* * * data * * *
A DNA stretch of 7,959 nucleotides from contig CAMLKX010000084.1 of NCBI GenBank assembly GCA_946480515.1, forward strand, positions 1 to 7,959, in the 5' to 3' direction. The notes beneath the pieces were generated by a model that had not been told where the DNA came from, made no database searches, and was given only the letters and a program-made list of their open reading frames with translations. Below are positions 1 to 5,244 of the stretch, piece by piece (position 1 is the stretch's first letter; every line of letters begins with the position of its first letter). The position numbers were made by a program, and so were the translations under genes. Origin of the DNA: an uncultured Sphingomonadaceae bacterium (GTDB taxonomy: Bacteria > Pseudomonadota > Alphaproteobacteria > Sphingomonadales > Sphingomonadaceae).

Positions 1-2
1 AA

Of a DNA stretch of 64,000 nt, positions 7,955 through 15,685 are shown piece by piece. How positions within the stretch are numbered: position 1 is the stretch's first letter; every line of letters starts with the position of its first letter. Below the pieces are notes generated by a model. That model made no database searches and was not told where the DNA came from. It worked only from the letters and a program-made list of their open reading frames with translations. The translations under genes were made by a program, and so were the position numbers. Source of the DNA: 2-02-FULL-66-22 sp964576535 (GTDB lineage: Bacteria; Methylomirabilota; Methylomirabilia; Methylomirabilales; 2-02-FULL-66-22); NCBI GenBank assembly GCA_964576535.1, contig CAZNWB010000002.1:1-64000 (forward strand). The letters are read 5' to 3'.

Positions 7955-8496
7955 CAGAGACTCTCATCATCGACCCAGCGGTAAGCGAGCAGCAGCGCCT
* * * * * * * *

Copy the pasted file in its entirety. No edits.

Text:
A DNA stretch of 7,959 nucleotides from contig CAMLKX010000084.1 of NCBI GenBank assembly GCA_946480515.1, forward strand, positions 1 to 7,959, in the 5' to 3' direction. The notes beneath the pieces were generated by a model that had not been told where the DNA came from, made no database searches, and was given only the letters and a program-made list of their open reading frames with translations. Below are positions 1 to 5,244 of the stretch, piece by piece (position 1 is the stretch's first letter; every line of letters begins with the position of its first letter). The position numbers were made by a program, and so were the translations under genes. Origin of the DNA: an uncultured Sphingomonadaceae bacterium (GTDB taxonomy: Bacteria > Pseudomonadota > Alphaproteobacteria > Sphingomonadales > Sphingomonadaceae).

Positions 1-2
1 AA

Of a DNA stretch of 64,000 nt, positions 7,955 through 15,685 are shown piece by piece. How positions within the stretch are numbered: position 1 is the stretch's first letter; every line of letters starts with the position of its first letter. Below the pieces are notes generated by a model. That model made no database searches and was not told where the DNA came from. It worked only from the letters and a program-made list of their open reading frames with translations. The translations under genes were made by a program, and so were the position numbers. Source of the DNA: 2-02-FULL-66-22 sp964576535 (GTDB lineage: Bacteria; Methylomirabilota; Methylomirabilia; Methylomirabilales; 2-02-FULL-66-22); NCBI GenBank assembly GCA_964576535.1, contig CAZNWB010000002.1:1-64000 (forward strand). The letters are read 5' to 3'.

Positions 7955-8496
7955 CAGAGACTCTCATCATCGACCCAGCGGTAAGCGAGCAGCAGCGCCT